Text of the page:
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Long-term test: Vauxhall Corsa SXi 1.3-litre CDTi – on sale now

Vauxhall

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Review

Small cars are getting bigger and bigger, but none so much as the Corsa. Despite being Vauxhall’s baby, it feels incredibly spacious inside.

I’ve transported four adults, including luggage, with ease. I’ve even spent a night sleeping in it rather comfortably.

Even though it hasn’t reached its official fuel consumption figures, the diesel engine is providing economical driving and it has done so with ease.

Driving on country roads is fun, with the engine giving some punch, while motorway cruising is pleasant and not too noisy.

Though not a traditional off-road vehicle, I had to drive the Corsa through a muddy field while attend–ing a festival and I made it out laughing, while others paid £10 for the pleasure of being towed (see am-online blog for more).

Despite the rather irritating advertising campaign, dealers should have no problem attracting young buyers to the Corsa, as it definitely fits the bill in terms of style and practicability. For its price, our model is reasonably well equipped, although it could also do with better loudspeakers – they become drowned out at faster speeds.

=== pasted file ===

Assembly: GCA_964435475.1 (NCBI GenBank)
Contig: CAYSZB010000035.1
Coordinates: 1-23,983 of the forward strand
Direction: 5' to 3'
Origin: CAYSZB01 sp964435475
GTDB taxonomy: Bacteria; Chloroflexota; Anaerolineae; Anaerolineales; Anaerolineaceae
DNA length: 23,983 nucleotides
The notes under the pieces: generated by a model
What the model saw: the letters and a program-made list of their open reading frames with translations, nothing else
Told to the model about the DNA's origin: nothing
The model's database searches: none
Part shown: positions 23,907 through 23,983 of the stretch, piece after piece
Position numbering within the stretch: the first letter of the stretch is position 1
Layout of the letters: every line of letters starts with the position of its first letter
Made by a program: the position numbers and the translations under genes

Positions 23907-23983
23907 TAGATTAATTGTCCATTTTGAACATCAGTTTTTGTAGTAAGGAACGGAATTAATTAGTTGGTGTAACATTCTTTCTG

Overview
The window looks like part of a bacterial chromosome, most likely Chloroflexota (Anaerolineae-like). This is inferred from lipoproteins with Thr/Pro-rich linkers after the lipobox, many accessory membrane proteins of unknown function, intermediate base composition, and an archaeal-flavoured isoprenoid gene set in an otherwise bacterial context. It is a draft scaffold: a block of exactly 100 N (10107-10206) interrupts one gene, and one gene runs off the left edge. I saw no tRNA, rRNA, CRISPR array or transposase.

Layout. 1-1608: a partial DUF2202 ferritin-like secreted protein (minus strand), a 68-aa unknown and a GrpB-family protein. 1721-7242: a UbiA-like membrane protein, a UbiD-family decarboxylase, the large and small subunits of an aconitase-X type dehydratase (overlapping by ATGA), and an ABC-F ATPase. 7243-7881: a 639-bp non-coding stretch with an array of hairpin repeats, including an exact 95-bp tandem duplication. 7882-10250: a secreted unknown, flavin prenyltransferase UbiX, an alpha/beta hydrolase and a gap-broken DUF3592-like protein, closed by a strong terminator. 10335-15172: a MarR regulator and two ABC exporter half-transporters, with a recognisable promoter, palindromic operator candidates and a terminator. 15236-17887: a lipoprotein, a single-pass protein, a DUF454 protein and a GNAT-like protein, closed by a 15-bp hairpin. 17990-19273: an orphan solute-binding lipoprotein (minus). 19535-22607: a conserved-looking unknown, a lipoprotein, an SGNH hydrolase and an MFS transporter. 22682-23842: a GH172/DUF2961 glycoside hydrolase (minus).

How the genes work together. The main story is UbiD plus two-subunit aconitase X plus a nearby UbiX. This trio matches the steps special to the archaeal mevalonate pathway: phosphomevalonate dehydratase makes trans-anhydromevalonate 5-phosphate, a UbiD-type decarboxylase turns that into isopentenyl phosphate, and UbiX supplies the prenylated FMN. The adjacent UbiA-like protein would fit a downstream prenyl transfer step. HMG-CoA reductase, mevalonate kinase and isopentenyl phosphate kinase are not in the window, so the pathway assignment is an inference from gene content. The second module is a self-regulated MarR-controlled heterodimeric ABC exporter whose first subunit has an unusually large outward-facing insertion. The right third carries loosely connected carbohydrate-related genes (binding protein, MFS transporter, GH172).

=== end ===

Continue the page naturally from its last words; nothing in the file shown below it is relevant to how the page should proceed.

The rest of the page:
I agree with another member of the AM team that the indicator stalks can be fiddly, but you do get used to them after a while.

Salesmen should be advised to point this out to customers, as it’s the little things that influence the buying decision.

Price: £11,295 OTR; £13,371 as tested
Engine: 1.3 diesel 90bhp @ 4,000rpm; 148lb-ft @ 1,750rpm
Transmission: Six-speed manual
Efficiency: 61.4mpg (official); 124g/km CO2; Test mpg 54.1mpg
Start mileage: 2,986
Current mileage: 5,809
Test period: July-September
CAP RV 3yr/30k: £3,675 (32%)
CAP RV 3yr/60k: £3,275 (29%)
Likes: Modern design
Dislikes: Poor speaker quality

Driven: Vauxhall Astra GTC 2.0 CDTi SRi

Two door handles and a roof aerial are the only bodywork items the GTC has in common with other Vauxhall Astras.

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